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By rejecting ‘radical Islam,’ Obama rejects reality

David Harsanyi

After a meeting with the National Security Council to discuss the Orlando massacre, the deadliest mass shooting in American history, President Obama was angry. He’s more impassioned than we’ve ever seen him. He’s lashing out. Because you know what really grinds his gears? Republicans.

“‘That’s the key,’ they tell us,” Obama said, eviscerating the GOP. “We can’t beat ISIL unless we call them radical Islamists. What exactly would using this label accomplish? What exactly would it change?”

A lot, actually.

As a matter of realpolitik, perhaps it makes sense to avoid the phrase “radical Islam.” We don’t want to offend the mullahs, theocratic sheiks, oligarchic princes, Arab strongmen and future junta leaders of the Middle East. We need to work with these people, after all. What should bother you, though, is that Obama constantly tries to chill speech by insinuating that anyone who associates violence with radical Islam — which includes millions of adherents — is a bigot.

Not only has Obama implored us to avoid critical rhetoric about Islam, but he demands that Americans act as if all faiths are equally tolerant of our lives. This is the president who tells the world that “the future must not belong to those who slander the prophet of Islam.” Can you imagine Obama going to the United Nations General Assembly and declaring the same for Jesus?

Nor has Obama hesitated to lecture Christians to evolve and abandon their antiquated ways. After years of propaganda equating evangelicals with Islamic fundamentalists, many liberals make no distinction between the two anymore. To them, supporting the idea of sex-specific bathrooms is only a small step from massacring gay Americans.

“We have proposals from the presumptive Republican nominee for president of the United States to bar all Muslims from immigrating to America,” Obama explained, claiming that those kinds of ideas do the terrorists’ jobs for them. Trump’s rhetoric on this matter is highly counterproductive. But if you’re willing to murder scores of innocent people in the name of Islam because a blowhard U.S. presidential candidate has an immigration proposal you dislike, that’s an Islam problem before it’s a Trump problem. Also, the idea that we have a president more willing to accuse the presumptive GOP nominee of instigating terrorism than he is willing to accuse radical Islam is a problem for all of us.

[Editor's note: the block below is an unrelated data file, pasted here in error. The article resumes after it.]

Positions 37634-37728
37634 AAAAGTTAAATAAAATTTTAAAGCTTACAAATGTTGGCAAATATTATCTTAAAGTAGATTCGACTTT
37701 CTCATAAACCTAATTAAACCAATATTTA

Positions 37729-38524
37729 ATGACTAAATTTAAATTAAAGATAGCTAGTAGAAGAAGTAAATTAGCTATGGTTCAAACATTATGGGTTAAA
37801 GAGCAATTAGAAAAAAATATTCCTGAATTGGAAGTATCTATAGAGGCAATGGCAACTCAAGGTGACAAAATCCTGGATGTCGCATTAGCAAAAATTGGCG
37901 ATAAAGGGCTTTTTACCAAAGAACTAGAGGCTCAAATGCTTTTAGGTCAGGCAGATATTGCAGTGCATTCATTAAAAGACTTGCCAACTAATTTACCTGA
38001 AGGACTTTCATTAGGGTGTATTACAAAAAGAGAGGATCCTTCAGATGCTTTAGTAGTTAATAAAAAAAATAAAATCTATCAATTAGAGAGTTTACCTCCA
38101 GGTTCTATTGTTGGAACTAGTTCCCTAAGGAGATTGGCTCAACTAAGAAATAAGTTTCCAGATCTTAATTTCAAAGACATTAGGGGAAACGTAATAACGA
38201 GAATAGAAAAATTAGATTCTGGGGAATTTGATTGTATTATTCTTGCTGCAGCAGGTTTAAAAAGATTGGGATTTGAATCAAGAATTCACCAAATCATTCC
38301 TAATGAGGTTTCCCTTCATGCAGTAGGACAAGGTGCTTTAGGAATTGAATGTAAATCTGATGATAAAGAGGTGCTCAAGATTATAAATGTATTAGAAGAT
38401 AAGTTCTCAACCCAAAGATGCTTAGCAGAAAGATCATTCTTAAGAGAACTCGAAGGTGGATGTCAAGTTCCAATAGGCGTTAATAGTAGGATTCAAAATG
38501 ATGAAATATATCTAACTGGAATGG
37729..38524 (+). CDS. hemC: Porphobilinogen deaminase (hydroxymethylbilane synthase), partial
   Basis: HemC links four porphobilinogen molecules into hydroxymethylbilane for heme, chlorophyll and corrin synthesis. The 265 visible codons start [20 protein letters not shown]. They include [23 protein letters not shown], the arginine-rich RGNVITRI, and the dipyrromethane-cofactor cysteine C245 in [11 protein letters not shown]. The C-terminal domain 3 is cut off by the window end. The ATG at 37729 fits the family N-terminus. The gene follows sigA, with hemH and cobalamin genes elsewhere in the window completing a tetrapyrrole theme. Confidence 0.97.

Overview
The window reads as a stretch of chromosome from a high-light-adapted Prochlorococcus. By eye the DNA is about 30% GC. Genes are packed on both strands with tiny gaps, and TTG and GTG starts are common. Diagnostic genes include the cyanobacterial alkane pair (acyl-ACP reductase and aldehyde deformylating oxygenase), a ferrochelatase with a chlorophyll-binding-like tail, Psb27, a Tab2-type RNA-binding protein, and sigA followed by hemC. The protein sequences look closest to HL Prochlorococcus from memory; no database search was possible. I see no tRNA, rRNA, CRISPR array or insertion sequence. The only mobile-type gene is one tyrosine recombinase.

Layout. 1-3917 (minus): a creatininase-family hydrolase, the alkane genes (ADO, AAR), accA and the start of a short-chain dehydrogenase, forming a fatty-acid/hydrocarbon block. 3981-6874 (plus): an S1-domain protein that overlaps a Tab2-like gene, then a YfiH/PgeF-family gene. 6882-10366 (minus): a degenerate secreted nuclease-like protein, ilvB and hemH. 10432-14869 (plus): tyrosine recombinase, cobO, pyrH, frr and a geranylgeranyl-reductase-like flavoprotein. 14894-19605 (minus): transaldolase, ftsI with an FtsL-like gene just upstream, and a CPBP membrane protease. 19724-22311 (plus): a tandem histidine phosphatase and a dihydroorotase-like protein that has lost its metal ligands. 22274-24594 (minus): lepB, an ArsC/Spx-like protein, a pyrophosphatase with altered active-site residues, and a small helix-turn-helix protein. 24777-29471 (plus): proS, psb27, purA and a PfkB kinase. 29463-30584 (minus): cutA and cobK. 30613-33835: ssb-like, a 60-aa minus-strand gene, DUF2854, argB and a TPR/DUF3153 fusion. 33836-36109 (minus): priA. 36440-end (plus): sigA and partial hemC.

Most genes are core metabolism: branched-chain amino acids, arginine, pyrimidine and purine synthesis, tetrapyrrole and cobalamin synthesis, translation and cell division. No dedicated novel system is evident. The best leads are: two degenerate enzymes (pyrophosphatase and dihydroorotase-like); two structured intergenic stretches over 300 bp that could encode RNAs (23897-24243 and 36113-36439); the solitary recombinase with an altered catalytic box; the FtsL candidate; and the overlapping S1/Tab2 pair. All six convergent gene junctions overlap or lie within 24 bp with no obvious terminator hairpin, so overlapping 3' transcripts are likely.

Exempting Islam from discourse is to place Muslims outside the norms of American debate. This is a luxury no other political philosophy or theology enjoys. Obviously, this helps us make events like this about gay marriage or guns or whatever liberal agenda item can be squeezed from tragedy. That would be fine if we weren’t also asked to ignore the actual problem.

Islamists use planes, bombs and sometimes guns. You can believe anything you want about the National Rifle Association, the availability of “weapons of war” and Christian homophobia, and still believe that Islamic terrorism is a unique movement that threatens us in a way that the random madman opening fire in a theater does not. Liberals love to point out how rare Islamic-inspired violence is. Let’s ban white men! But they fail to point out that we spend billions every year to stop terrorism. If we didn’t, we’d be in for yearly 9/11s.

Don’t you wish Obama would get this worked up about the FBI, which allowed Omar Mateen to slip away from two investigations — one, reportedly, because he blamed his actions on Islamophobia? Law enforcement sources now say that Disney notified the FBI that Mateen and his wife may have been casing the amusement park back in April. Maybe there was nothing actionable for FBI.

Mostly, though, I’m not sure why a peaceful Muslim would not appreciate being set apart from Islamists by the president. “Radical Islam” distinguishes between extremists and moderates. Other than allowing liberals to accuse anyone who brings up theological problems of being Islamophobic, what other purpose does ignoring this distinction achieve? The president has yet to explain.

David Harsanyi, author of “The People Have Spoken (and They Are Wrong): The Case Against Democracy,” is a senior editor at The Federalist.